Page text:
19.02.12, Week 27: Blinds
The image above follows on from last week’s nicely for a few reasons: the image is abstract in comparison to most of the images I take, it makes use of a narrow depth of field and it’s taken using the window in my bedroom. However, unlike last week the image has a lot more warmth to it, mostly derived from the rich colour of the blinds and the golden rays of late afternoon sun from a cold winter’s day pouring through the window.
I’m really pleased with the softness of the image as it’s a technique I tend to struggle with on two levels. Mostly because I’m quite precise in nature so have a preference for sharp and neat lines which comes out in a lot of my photography, but also because I usually struggle to make soft focusing look good. Whilst it might sound easy, and I’m sure many photographers do find it so, I find composing a soft focus image hard because you have to make the out of focus parts of the image interesting rather than focusing on a particular point or feature. Therefore, the rule of thirds that I tend to stick to has to be applied in reverse; instead of concentrating on one-third of the image as your focal point, you are concentrating on the remaining two-thirds without any particular focus. Moreover, the third that is focused on still has to be sharp in order to ensure that the image provides a good contrast, but not too obvious to nullify the effect of the soft focus.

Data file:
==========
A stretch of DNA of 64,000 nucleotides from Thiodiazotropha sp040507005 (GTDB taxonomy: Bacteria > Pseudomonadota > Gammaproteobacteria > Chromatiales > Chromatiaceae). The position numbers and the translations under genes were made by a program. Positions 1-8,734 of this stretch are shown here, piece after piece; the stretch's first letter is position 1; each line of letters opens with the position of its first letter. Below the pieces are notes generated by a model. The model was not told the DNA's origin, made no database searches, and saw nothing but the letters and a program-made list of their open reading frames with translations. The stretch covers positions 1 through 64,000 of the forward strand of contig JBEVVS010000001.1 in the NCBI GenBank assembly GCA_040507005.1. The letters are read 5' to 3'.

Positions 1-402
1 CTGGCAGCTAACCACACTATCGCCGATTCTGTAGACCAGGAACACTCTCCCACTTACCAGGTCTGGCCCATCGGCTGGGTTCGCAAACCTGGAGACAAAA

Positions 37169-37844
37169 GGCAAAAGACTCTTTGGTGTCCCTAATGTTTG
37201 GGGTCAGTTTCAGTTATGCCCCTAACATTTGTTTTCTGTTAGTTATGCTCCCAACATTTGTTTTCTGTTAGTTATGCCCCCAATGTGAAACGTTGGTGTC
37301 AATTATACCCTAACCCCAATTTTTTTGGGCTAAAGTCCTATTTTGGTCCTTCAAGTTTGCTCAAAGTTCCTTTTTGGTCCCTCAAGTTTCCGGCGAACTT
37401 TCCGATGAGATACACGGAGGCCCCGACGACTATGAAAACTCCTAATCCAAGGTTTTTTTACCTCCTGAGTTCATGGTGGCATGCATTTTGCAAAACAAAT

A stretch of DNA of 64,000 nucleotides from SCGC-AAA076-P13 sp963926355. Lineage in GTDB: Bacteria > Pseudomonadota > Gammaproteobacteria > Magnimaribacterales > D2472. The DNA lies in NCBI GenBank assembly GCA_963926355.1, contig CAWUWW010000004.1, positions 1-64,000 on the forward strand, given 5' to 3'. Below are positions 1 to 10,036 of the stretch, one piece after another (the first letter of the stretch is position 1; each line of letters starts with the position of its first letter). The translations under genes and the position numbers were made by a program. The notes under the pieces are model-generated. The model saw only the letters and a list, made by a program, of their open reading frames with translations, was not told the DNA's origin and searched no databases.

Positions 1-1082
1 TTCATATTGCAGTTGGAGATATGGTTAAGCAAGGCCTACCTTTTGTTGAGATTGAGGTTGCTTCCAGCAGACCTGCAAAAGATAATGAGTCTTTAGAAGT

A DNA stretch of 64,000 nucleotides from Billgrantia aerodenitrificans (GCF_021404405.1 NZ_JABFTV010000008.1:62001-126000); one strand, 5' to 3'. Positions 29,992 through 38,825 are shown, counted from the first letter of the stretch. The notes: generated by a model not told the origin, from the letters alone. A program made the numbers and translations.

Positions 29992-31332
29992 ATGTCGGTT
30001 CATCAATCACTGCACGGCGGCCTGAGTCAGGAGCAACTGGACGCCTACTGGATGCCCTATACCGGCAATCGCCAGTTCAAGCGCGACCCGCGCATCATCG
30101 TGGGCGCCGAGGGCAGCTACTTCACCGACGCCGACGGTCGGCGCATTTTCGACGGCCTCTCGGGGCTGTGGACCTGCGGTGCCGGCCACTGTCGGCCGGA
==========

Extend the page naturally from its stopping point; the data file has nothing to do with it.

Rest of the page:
For once, however, I’m pleased with the soft focus of this image. I like the way the lines of the blind merge together in the bottom right hand corner of the image and almost create a second exposure type of effect. By using such a narrow depth of field I’ve managed to distort the shape of the blind’s slats which instead of being straight and square appear to be rounded and curved throughout the image. I like the repetition of the blind’s slats throughout the image, but also the way in which they all look slightly different due to the effect just described.
The angle at which I’ve taken the shot allows the lines created by the slats to converge in the right hand side of the image’s top third. I think this serves to extenuate the effect of the soft focusing as the lines merge into one as they converge. I also like the manner in which the light shines through the holes in the slats that house the blind’s strings. Again, these approximately mark the vertical middle third of the image from the outer two-thirds.
I received an email earlier in the week from the Student Union’s Communications Officer advertising the Alan Gilbert Learning Commons Image Competition which aims to collect some artwork to put in the new building. I’ve just had a look at it and it closes tomorrow, so I’ve made this post a bit shorter to give me chance to arrange a selection of images to enter into the competition. I stand a chance to win an iPod Touch or a Kindle Keyboard 3G, so that would be a nice bonus.
This week I haven’t listened to much music, but I’m listening to Iron & Wine’s Our Endless Numbered Days whilst I write this and sort images to enter into the competiton. The album continues my current liking for cut back music but with an almost country feel to it and quite a driving beat throughout most of the songs. The music tends to make me forget about everything else that’s going on around me; it’s nice to escape for a little while into a world of images and music.
Date taken: 13.02.12
Speed: 1/2500 sec
Focal length: 35mm